Stand Firm in Christ: Ephesians 6:14
Scripture: Ephesians 6:14
The imperative “stand!” at the beginning of this verse is modified by four participles: having gird, having put on, having shod, and having taken up. These are each related to a piece of the armor of God that will enable believers to withstand Satan’s onslaughts. This sermon emphasizes the fact that standing fast in God’s redemption and promises is in contrast to the temptation to bail out and take action. To show this, we first cover Satan’s temptation of Jesus as found in Luke 4:1-13. In each case Satan tempted Jesus to take action while Jesus rejected those temptations with Scripture. We must resist urge to change things and make “progress” when God’s will is that we stand firm in what God has done.
The armor of God is grounded in what God has done for us in Christ. The “belt of truth” is an allusion to Isaiah 11:5 where Christ is revealed as the divine warrior who has won the battle and sits at God’s right hand. The breastplate of righteousness is another allusion to OT scripture (Isaiah 59:17). This refers to our status in Christ, not what we are going to achieve for Christ. Only the righteousness of Christ will enable us to withstand the attacks of the accuser (Satan). We reference Zechariah 3:1-5 which shows the Lord rebuking Satan and clothing the high priest with “pure vestments.” The righteousness of Christ as our breastplate is our protection, not our own religious activities. Another OT passage covered in this sermon is Exodus 14:9-14 where Moses commanded the complaining Israelites to “Fear not, stand firm, and see the salvation of the Lord.” “Stand firm” in the Greek OT is the same word found in Ephesians 6:14, also in the imperative. They were to believe God’s promises even when backed up to the sea by Pharaoh’s army. This was in the face of their grumbling and complaining. We end by preaching salvation through the finished work of Christ grounded in His imputed righteousness through the blood atonement (Romans 3:21-26).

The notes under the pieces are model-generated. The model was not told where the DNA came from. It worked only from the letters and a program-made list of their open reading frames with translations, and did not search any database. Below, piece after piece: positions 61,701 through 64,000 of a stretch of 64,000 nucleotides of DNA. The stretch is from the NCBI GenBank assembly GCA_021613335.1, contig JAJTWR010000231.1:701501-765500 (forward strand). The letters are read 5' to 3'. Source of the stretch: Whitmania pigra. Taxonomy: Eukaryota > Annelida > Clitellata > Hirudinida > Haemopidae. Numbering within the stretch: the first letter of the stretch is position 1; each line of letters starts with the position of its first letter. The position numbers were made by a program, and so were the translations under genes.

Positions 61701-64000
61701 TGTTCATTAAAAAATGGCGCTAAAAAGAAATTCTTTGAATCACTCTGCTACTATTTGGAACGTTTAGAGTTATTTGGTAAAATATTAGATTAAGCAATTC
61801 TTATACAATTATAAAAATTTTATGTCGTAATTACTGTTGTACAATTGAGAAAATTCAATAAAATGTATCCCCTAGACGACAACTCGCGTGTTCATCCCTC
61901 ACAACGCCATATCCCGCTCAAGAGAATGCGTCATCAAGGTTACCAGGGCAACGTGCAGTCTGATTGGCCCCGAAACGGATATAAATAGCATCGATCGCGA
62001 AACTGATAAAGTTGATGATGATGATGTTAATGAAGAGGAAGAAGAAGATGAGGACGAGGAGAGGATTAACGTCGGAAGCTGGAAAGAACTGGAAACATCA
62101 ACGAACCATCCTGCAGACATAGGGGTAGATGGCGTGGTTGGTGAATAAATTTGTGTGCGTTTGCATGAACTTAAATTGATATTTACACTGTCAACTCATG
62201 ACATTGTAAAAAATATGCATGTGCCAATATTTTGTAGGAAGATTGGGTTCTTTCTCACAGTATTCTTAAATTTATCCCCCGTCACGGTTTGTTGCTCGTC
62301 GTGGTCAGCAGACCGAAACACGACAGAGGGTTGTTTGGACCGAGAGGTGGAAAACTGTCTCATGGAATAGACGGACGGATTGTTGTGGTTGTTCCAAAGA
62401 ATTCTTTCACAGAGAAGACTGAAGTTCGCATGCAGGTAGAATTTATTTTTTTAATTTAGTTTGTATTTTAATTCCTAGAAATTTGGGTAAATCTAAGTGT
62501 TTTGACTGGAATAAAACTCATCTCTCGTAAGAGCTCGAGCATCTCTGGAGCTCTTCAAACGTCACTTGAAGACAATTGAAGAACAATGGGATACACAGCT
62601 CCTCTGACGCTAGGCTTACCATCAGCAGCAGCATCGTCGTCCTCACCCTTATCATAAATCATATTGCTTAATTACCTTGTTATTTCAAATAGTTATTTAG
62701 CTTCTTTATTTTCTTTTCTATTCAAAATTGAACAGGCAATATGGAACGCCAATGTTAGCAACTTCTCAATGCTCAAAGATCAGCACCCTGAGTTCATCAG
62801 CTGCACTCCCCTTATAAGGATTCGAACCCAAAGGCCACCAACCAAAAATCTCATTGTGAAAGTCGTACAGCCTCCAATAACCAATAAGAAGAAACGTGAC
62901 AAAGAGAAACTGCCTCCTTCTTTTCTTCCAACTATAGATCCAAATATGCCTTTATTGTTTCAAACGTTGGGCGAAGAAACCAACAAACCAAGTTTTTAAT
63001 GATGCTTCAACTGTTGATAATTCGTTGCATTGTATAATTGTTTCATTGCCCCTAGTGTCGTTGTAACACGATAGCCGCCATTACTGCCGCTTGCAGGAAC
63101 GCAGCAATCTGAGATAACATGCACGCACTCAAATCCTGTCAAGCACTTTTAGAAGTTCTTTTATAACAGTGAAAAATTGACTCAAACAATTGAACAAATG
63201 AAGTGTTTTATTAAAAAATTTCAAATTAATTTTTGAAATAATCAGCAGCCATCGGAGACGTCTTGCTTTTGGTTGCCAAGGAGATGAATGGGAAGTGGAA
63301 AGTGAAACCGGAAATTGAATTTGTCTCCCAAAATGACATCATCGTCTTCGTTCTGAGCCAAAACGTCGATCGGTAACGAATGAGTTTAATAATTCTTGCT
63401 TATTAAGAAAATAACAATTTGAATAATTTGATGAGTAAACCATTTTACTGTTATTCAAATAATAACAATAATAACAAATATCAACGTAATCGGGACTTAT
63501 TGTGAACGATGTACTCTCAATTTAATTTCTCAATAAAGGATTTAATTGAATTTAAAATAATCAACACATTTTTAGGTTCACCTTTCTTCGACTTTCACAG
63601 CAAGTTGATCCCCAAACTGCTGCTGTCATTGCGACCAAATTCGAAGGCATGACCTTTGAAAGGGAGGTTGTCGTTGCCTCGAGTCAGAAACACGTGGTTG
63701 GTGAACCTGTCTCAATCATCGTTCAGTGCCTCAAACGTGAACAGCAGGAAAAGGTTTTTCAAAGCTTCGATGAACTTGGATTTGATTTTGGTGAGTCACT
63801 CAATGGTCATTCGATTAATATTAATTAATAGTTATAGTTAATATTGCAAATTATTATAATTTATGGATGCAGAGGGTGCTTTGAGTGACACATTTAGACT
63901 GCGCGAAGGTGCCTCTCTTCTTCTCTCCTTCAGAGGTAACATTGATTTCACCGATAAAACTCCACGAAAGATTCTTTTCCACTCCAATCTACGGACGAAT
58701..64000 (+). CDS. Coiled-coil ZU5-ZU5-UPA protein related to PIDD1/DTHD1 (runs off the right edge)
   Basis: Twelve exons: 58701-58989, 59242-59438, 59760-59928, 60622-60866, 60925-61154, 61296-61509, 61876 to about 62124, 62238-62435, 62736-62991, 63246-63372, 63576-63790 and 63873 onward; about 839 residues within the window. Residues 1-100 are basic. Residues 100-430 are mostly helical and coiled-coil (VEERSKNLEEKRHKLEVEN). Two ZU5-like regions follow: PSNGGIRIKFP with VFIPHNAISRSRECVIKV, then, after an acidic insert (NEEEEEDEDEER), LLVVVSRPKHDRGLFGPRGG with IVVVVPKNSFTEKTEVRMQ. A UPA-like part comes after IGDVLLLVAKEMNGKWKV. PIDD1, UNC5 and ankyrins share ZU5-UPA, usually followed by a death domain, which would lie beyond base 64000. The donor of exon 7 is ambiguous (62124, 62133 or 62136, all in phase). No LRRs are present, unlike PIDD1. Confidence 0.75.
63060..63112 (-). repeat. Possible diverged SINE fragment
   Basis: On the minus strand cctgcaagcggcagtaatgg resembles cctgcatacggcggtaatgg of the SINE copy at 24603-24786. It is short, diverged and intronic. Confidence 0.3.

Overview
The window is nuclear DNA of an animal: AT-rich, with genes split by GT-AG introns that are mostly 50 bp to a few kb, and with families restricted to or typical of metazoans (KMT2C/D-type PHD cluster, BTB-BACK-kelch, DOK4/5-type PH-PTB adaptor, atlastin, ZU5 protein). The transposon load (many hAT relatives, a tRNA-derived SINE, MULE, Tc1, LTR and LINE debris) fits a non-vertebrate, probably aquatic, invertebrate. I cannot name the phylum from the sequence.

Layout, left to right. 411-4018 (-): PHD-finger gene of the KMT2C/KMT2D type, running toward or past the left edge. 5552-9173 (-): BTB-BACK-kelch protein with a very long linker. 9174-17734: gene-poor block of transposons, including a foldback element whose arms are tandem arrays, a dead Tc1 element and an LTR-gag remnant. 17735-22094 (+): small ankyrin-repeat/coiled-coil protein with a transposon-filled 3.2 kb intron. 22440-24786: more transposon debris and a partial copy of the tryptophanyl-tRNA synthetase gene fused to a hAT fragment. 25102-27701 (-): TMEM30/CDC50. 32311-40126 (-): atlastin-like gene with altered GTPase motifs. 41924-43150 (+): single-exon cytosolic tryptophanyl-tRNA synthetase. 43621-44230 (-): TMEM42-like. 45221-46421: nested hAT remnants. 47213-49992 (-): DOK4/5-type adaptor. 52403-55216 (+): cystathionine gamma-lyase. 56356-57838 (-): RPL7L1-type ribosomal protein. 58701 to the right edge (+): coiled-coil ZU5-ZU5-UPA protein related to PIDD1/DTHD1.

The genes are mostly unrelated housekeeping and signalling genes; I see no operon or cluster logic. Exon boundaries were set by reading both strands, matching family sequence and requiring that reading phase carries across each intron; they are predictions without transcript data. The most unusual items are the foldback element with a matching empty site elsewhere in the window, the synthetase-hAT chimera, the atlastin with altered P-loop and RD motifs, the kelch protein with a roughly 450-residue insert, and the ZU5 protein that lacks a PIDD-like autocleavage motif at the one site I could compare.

They were to believe God’s promises even when backed up to the sea by Pharaoh’s army. This is (a) in? was or is in?] the face of their grumbling and complaining.
More in Ephesians
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